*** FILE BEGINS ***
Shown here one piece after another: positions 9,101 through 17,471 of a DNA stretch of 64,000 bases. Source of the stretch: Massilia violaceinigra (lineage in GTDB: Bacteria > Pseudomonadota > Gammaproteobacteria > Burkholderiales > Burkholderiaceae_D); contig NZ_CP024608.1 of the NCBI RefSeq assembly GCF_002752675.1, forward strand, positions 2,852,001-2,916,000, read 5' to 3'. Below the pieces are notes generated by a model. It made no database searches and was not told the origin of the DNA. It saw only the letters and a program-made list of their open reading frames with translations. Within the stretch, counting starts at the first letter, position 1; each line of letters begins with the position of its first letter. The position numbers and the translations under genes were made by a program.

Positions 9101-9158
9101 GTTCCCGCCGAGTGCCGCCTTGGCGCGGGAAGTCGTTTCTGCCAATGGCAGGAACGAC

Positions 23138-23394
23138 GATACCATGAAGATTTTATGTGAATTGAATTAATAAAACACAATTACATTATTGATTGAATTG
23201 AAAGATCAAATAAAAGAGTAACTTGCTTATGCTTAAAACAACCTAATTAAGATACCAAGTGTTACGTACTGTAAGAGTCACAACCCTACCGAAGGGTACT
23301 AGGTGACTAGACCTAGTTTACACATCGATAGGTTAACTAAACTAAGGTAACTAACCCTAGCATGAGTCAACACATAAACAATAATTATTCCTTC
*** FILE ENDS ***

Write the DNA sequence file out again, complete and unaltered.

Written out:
Shown here one piece after another: positions 9,101 through 17,471 of a DNA stretch of 64,000 bases. Source of the stretch: Massilia violaceinigra (lineage in GTDB: Bacteria > Pseudomonadota > Gammaproteobacteria > Burkholderiales > Burkholderiaceae_D); contig NZ_CP024608.1 of the NCBI RefSeq assembly GCF_002752675.1, forward strand, positions 2,852,001-2,916,000, read 5' to 3'. Below the pieces are notes generated by a model. It made no database searches and was not told the origin of the DNA. It saw only the letters and a program-made list of their open reading frames with translations. Within the stretch, counting starts at the first letter, position 1; each line of letters begins with the position of its first letter. The position numbers and the translations under genes were made by a program.

Positions 9101-9158
9101 GTTCCCGCCGAGTGCCGCCTTGGCGCGGGAAGTCGTTTCTGCCAATGGCAGGAACGAC

Positions 23138-23394
23138 GATACCATGAAGATTTTATGTGAATTGAATTAATAAAACACAATTACATTATTGATTGAATTG
23201 AAAGATCAAATAAAAGAGTAACTTGCTTATGCTTAAAACAACCTAATTAAGATACCAAGTGTTACGTACTGTAAGAGTCACAACCCTACCGAAGGGTACT
23301 AGGTGACTAGACCTAGTTTACACATCGATAGGTTAACTAAACTAAGGTAACTAACCCTAGCATGAGTCAACACATAAACAATAATTATTCCTTC